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John Hopkins’s Track Notes at the Spanish GP

04/02/2011 @ 6:25 pm, by Jensen Beeler1 COMMENT

MotoGP: Crashes Shake-Up Qualifying at Jerez

04/02/2011 @ 5:44 pm, by Jensen BeelerComments Off on MotoGP: Crashes Shake-Up Qualifying at Jerez

Qualifying for the Spanish GP got underway today under the sunny, but windy skies of Jerez, Spain. Unsurprising to just about anyone, the Repsol Hondas of Casey Stoner and Dani Pedrosa were on the top of the time sheets, with local Jorge Lorenzo completing the front row and only 0.16 seconds off the qualifying pace. While the rank and order surprises few, all eyes will be on the latter stages of tomorrow’s race to see how Dani Pedrosa can manage with his ailing shoulder, which the Spaniard will have operated on immediately after the GP

The qualifying session saw a total of six riders hitting the tarmac and gravel traps, with many blaming the wind as a contributing factor. The list of riders crashing includes Valentino Rossi, Ben Spies, Colin Edwards, Randy de Puniet, Karel Abraham, and Hiroshi Aoyama. Thankfully no one was injured, but in the case of Rossi, it meant trashing his preferred bike for the session, causing him to qualify on his other machine, and landing 12th on the starting grid.

He’ll be joined on the fourth row by teammate Nicky Hayden, who has been having a miserable season thus far on the Desmosedici GP11, and once again Randy de Puniet proved himself to be the fastest Ducati, qualifying seventh. Honorable mentions go out to John Hopkins, who continued his progress filling in for the injured Alvaro Bautista this weekend with a fourteenth grid position for tomorrow’s race. With a good start we could see a mid-pack finish for Hopper, who has shown marked improvement with each session on the Suzuki GSV-R.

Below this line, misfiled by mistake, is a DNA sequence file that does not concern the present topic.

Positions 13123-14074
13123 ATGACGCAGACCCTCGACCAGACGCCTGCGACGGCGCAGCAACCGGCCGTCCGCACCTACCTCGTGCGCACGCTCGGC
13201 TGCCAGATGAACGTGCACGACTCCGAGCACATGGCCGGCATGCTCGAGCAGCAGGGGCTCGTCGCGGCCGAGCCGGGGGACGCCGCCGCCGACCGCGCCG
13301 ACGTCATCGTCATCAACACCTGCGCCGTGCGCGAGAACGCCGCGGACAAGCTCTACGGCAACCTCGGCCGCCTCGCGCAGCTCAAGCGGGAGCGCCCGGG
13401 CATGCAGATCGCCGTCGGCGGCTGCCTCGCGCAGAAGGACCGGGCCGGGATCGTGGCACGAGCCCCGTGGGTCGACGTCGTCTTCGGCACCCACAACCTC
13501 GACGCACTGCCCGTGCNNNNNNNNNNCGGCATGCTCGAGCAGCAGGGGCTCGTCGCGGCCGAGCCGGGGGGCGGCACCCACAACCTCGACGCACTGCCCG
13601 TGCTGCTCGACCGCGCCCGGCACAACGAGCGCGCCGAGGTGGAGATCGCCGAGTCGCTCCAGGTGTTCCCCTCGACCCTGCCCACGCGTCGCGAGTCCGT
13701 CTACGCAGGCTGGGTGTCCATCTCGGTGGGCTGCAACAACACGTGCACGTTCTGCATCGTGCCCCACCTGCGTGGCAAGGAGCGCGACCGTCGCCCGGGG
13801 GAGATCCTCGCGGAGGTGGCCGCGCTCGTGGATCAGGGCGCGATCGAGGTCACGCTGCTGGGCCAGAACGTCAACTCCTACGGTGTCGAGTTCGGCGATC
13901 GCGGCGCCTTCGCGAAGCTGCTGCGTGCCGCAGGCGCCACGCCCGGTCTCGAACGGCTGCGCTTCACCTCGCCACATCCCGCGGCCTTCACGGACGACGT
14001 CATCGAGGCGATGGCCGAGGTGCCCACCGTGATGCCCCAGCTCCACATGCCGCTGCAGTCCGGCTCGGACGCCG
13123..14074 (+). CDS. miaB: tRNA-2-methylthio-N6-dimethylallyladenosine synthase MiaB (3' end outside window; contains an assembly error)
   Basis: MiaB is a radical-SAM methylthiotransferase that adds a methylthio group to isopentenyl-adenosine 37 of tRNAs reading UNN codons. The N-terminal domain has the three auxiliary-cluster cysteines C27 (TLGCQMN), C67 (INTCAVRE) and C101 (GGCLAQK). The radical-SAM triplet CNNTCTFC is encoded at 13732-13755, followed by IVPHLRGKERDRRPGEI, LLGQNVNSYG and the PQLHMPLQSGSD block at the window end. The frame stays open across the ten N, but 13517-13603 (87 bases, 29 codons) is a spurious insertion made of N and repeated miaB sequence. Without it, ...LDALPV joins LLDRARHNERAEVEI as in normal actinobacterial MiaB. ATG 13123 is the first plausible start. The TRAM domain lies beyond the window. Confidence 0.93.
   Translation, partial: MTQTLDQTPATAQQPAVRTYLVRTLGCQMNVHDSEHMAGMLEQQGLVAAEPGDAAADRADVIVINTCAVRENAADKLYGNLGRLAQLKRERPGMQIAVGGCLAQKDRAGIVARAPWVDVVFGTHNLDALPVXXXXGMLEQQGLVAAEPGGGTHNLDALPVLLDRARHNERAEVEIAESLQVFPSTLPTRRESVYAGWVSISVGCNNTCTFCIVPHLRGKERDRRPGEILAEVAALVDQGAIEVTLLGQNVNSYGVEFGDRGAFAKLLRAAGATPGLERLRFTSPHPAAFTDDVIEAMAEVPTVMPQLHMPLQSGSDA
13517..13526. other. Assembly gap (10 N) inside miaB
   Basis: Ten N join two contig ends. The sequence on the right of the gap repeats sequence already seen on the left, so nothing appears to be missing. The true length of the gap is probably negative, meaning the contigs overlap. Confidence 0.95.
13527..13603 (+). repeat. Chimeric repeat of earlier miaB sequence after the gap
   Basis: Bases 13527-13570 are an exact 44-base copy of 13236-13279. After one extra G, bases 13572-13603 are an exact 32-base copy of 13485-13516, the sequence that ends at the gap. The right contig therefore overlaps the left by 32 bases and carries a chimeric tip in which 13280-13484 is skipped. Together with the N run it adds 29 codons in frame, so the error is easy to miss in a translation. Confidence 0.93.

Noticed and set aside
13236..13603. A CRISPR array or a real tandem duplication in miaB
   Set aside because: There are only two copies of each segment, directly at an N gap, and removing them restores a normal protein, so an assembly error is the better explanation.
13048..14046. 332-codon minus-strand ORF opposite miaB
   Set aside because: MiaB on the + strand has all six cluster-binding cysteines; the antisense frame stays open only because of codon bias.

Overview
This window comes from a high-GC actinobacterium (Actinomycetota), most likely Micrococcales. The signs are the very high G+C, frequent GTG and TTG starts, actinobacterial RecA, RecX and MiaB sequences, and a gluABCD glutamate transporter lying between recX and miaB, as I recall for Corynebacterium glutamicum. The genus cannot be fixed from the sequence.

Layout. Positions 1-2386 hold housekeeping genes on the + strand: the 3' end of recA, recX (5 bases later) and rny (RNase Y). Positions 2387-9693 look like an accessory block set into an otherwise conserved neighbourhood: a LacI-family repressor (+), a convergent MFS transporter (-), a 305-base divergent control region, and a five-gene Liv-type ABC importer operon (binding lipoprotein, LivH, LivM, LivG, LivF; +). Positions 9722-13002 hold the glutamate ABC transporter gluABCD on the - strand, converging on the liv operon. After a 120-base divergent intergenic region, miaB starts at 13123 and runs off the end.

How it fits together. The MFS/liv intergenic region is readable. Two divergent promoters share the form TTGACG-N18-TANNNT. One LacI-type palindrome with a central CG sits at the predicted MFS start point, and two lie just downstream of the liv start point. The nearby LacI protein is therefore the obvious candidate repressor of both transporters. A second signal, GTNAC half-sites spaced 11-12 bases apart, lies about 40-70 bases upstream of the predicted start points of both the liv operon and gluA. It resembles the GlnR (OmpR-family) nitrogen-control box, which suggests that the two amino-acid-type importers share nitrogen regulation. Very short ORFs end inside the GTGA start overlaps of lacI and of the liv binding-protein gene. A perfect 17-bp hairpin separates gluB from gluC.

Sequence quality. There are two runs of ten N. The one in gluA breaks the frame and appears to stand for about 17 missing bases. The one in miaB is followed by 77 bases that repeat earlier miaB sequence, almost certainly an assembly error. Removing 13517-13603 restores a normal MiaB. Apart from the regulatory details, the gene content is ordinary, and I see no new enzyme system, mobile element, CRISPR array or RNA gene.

With the rain very likely to make an appearance for tomorrow’s race, all bets are off for how the Spanish GP will shape-up.

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Welcome Back.

04/01/2011 @ 11:54 am, by Jensen Beeler4 COMMENTS

John Hopkins to Ride for Rizla Suzuki Starting in Jerez

03/19/2011 @ 9:48 am, by Jensen Beeler2 COMMENTS

John Hopkins has seemingly been unable to get out to Qatar in time to fill-in for the injured Álvaro Bautista, instead Rizla Suzuki will go without a rider for the Qatar GP. Despite that setback, Hopper will pick-up with the Suzuki squad at the Spanish GP, racing once again on the GSV-R at Jerez. Out of all the riders in the MotoGP paddock, Hopkins has had the most success with the Suzuki MotoGP bike, finishing fourth in the 2007 MotoGP Championship.

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Rizla Suzuki to Sit Out Qatar GP

03/19/2011 @ 9:48 am, by Jensen Beeler1 COMMENT

No sooner did news of Álvaro Bautista’s broken femur hit the MotoGP paddock did speculation begin as to whom would/could replace the unfortunately injured Spanish rider. The list of racers capable of piloting a MotoGP machine is short and distinguished, and the majority of speculation turned to whether John Hopkins would have another go at the Suzuki GSV-R in Qatar. The other option banded-about, although with much less fervor, were MotoGP-turned-Moto2 riders Ant West, Alex de Angelis, & Aleix Espargaró.